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Jwalan Muktika School for Illumination | Autumn Season Harmony – Shifting your food choices for autumn
Jwalan Muktika School for Illumination | Autumn Season Harmony – Shifting your food choices for autumn
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Autumn Season Harmony – Shifting your food choices for autumn

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Shifting your food choices for autumn.

Autumn is a time of transition from the warmth of summer to the cool of winter.  This is a time when you may find your attention turning more inwards, becoming more contemplative and focused on family, work and projects in the home.  That natural rhythm you experience in your outer life is the same rhythm your body is experiencing inside.  For example, just as you will naturally start to wear more clothing to keep your body warm, your blood vessels will contract somewhat during this season to assist in keeping your blood warm.

Here are a few menu choices to help your body come into alignment with autumn.

Beans
Black eyed peas
Navy beans
Lentils
Grains
Millet
Quinoa
Rice
Vegetables
Root vegetables
Broccoli
Collard Greens
Corn
Leaks
Sweet Potatoes and Yams

Fruits
Apples
Cranberries
Pears
Pomegranate
Herbs
Cilantro
Parsley
Rosemary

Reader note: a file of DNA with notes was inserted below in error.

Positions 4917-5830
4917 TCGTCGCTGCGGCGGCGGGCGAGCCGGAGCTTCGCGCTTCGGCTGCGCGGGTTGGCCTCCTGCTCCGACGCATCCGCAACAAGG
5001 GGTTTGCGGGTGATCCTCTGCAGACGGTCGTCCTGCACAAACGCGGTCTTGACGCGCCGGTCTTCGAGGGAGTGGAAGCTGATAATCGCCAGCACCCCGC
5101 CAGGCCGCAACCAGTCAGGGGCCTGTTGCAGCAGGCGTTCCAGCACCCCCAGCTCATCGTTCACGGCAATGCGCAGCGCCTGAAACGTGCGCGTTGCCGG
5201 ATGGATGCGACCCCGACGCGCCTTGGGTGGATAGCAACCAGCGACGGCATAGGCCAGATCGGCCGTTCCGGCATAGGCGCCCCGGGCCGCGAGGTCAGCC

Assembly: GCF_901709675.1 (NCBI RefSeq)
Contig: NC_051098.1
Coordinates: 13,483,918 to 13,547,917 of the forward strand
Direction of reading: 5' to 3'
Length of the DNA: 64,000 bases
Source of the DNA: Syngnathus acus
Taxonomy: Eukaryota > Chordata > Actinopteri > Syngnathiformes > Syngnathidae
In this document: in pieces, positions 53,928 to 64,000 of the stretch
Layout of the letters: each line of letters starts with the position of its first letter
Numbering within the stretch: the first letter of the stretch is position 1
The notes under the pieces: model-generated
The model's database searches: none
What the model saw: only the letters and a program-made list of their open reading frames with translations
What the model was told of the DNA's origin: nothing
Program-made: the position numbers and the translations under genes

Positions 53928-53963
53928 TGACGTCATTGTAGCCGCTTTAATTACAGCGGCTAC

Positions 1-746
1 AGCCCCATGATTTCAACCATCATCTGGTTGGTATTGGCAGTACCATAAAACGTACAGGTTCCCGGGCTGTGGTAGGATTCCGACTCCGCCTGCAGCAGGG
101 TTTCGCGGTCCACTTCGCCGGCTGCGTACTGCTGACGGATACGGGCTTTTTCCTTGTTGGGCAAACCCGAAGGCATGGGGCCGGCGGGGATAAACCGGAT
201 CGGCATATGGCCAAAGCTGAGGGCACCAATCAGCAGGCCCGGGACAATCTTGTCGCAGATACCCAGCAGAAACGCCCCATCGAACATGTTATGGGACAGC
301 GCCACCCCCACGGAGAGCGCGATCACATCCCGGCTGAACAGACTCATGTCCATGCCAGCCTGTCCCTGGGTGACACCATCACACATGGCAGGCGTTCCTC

Yams and Sweet Potatoes 

True yams and sweet potatoes are biologically unrelated plants.  In the U.S. the terms are used interchangeably and typically refer to different varieties of sweet potatoes. The orange flesh variety is generally called yam, and the white or yellow flesh variety is called sweet potato.

True sweet potatoes are related to morning glories and, while native to South America, are now grown in the U.S.  They have moist mouth feel and a sweet flavor.  The tubers have a thin skin and can be short and blocky with round ends, like a potato, or longer, with tapered ends.  True yams are native to Africa, and today are imported from the Caribbean. The mouth feel is dry with a starchy taste.  These tubers have a thick, scaly skin, and the flesh varies in color from white to yellow to purple, and their shape is long and cylindrical, often with off-shoots called “toes”.  True yams can grow to 7 feet and weigh over 100 pounds.

Sweet potatoes are rich in vitamin A, beta-carotene and potassium. Yams are rich in vitamin C, vitamin B6, potassium, manganese and dietary fiber.